It’s never a good idea to try something as important as a new variety on a large-scale right off the hop, but it’s also not a great idea to seed one variety from one end of the farm to the other. There are good reasons, however, to seed two to three varieties of each crop type and to incorporate new varieties over time.
“Yield potential is typically the first thing that springs to mind when choosing a new variety, but it shouldn’t be,” says Todd Hyra, SeCan’s business manager for western Canada. That’s because yield is the result of several other factors, not just the variety’s genetic potential.
Hyra says when choosing a wheat variety pinpointing the crop’s eventual home and market opportunities should be considered first. Not all wheat varieties are suited for the bread-making market, and a farm’s proximity to ethanol plants or feedlots might make some lower quality but higher yielding varieties more attractive and vice versa.
“If yield were all there was to consider, everyone would grow AC Sadash,” Hyra says. “It’s a soft white wheat with excellent yield potential, but it matures four days later than a CWRS type, can sprout and is really only used in a limited cookie or ethanol market.”
THE BEST FIT
Marketing options in hand, each grower needs to determine their farm’s biggest limiting factor. “For many farmers, diseases such as fusarium head blight or rust are going to be the number one factor in variety choice,” he says. “There are some high yielding varieties that just aren’t an option for certain areas. For example, Superb just doesn’t have the disease package for Manitoba, but out west it does very well,” Hyra says.
For lentils, disease resistance is also the number one factor driving variety choice. Barry Rapp, agronomy and seed manager with Crop Production Services Canada at Regina, Sask., says that even with fungicide options for ascochyta and anthracnose, variety tolerance is still the best line of defense against the diseases. “If you have a tolerant and non-tolerant variety and spray them both, you’ll still end up with more disease in the non-tolerant variety,” he says
Rapp says that it’s also best to talk to your buyers while making the decision on which type, size or variety of lentil to grow. “If you’re within five or 10 miles of a processor and they have a preferred type or size of lentil, it might be best to choose a variety with them in mind as opposed to having to truck the crop 50 miles away,” he says, noting that the long-term savings will likely balance any yield compromise made in the variety choice.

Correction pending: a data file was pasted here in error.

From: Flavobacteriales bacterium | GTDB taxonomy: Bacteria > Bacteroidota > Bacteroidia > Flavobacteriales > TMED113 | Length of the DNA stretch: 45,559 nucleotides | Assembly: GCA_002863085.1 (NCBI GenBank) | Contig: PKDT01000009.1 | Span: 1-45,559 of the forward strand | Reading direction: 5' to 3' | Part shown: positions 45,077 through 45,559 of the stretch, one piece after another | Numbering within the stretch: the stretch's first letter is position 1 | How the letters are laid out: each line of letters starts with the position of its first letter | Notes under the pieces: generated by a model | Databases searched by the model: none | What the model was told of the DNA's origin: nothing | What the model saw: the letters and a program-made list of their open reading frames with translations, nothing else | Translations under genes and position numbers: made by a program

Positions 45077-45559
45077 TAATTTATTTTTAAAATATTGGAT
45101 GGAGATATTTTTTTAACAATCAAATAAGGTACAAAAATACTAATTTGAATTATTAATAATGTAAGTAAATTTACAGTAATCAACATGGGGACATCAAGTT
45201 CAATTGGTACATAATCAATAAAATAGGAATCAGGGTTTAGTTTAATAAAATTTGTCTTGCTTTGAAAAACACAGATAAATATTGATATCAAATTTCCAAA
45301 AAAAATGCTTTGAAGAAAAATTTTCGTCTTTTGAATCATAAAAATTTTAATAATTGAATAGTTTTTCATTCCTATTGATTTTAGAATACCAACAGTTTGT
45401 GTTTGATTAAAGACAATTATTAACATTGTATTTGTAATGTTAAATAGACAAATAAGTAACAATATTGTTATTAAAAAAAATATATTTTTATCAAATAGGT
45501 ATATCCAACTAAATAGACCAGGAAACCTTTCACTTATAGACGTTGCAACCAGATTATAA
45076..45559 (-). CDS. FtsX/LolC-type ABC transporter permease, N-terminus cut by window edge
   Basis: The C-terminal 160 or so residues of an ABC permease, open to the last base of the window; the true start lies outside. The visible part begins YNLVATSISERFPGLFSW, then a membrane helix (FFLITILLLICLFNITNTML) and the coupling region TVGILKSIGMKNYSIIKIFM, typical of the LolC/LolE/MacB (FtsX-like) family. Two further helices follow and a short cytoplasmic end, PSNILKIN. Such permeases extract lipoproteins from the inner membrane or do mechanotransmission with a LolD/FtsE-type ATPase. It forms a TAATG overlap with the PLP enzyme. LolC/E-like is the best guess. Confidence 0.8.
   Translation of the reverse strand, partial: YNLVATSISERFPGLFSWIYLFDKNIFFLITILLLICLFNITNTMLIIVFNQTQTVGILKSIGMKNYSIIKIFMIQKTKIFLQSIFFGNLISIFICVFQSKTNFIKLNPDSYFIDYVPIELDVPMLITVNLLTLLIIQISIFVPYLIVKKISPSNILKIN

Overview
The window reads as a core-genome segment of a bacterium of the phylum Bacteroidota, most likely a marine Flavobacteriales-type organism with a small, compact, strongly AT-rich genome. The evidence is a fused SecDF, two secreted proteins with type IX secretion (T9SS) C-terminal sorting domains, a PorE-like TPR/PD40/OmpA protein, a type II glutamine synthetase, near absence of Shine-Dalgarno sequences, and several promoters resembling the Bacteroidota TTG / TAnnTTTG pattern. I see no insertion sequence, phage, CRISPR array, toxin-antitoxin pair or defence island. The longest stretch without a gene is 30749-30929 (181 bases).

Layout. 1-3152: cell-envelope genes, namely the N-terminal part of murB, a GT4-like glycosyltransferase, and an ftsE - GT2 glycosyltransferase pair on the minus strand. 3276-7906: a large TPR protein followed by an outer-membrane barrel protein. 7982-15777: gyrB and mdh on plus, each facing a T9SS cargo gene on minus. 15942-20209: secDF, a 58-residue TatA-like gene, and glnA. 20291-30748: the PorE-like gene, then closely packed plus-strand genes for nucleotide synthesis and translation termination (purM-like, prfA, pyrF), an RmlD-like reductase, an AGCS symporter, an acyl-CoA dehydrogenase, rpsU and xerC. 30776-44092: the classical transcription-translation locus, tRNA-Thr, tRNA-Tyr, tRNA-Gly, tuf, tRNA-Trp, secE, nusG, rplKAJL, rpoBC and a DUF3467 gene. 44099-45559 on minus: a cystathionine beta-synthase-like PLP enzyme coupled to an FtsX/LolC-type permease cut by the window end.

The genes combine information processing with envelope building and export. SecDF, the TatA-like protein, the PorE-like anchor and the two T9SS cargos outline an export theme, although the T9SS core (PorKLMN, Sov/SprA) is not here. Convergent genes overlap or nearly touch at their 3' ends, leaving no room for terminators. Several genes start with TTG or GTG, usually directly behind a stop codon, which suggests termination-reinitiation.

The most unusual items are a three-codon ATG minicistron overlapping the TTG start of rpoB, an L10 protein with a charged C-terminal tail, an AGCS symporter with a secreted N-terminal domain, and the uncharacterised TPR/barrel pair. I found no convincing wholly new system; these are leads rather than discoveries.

Hyra says that in his twenty years in the seed business, he’s never seen a perfect variety. What he does see, however are good fits for each farm, and that including two or three wheat varieties can certainly help manage risk.
“Choosing varieties with slightly different maturities can help spread out weather risk, and choosing something with a bit different straw strength or disease package helps manage quality risk and yield potential,” Hyra says.
With an eye on profit, Hyra says that growing a few wheat varieties that compliment each other in terms of quality and yield may result in blending opportunities. “If you’ve got some that comes off as a No. 2 but managed a No. 1 with another variety, if gives you blending power you may not have had with only one variety,” he says.
Rapp says that after disease considerations, lentil growers need to weigh the benefits and risks of the growth characteristics of a variety. Those that have lower disease pressure might choose a taller variety because of increased competitiveness, but taller lentils produce more vegetation — an issue for those with heavy disease pressure. “If you’re running a tight rotation or are worried about disease taller varieties may not be an option,” he says.
There’s also field history to consider when changing over from one lentil type to another. “Volunteer red lentils in greens is a real problem and more of an issue than the other way around,” he says. Those looking to decide between Clearfield type and conventional lines need to look at the individual field’s weed spectrum and Group 2 history of the field to determine suitability.
Harvest management is, at times, glossed over, however Hyra says that those who value a fast, straight-cut harvest with limited to no straw management required have to make a point of choosing well-suited varieties.
Moving away from a tried and true variety, no matter what the crop, should be done on a small-scale and over time, which isn’t a tough sell. For the most part, wheat growers can take some time to adopt new varieties and do so only when a remarkable new variety comes along. AC Barrie has held Manitoba’s number one spot for nearly 15 years, a feat Hyra attributes to its fusarium head blight tolerance. “It’s been tough to replace Barrie, but new varieties — AC Kane, Glenn and Waskada have similar ratings and good agronomics,” he says.
Lentil growers are more likely to try new varieties, Rapp says, partially because of how the seed grower network is set up in Saskatchewan. “Most lentil growers have a seed grower nearby who will have two years or more experience growing the new variety,” Rapp says. “Much of the risk has been taken on by the seed grower.” The option to save seed to grow the next year makes it easier to incorporate new varieties, too, he says.
Growers looking to try new genetics need to seed about 80 acres to really get a sense of the yield and management required, however Rapp says in practice, it’s usually more than that. Depending on your farm set up, field size or seeder size, seeding only 80 acres might be too tedious, and it’s more likely to see 160 or 320 acres go in, he says, which carries some production risk.
Lyndsey Smith is editor of Grainews.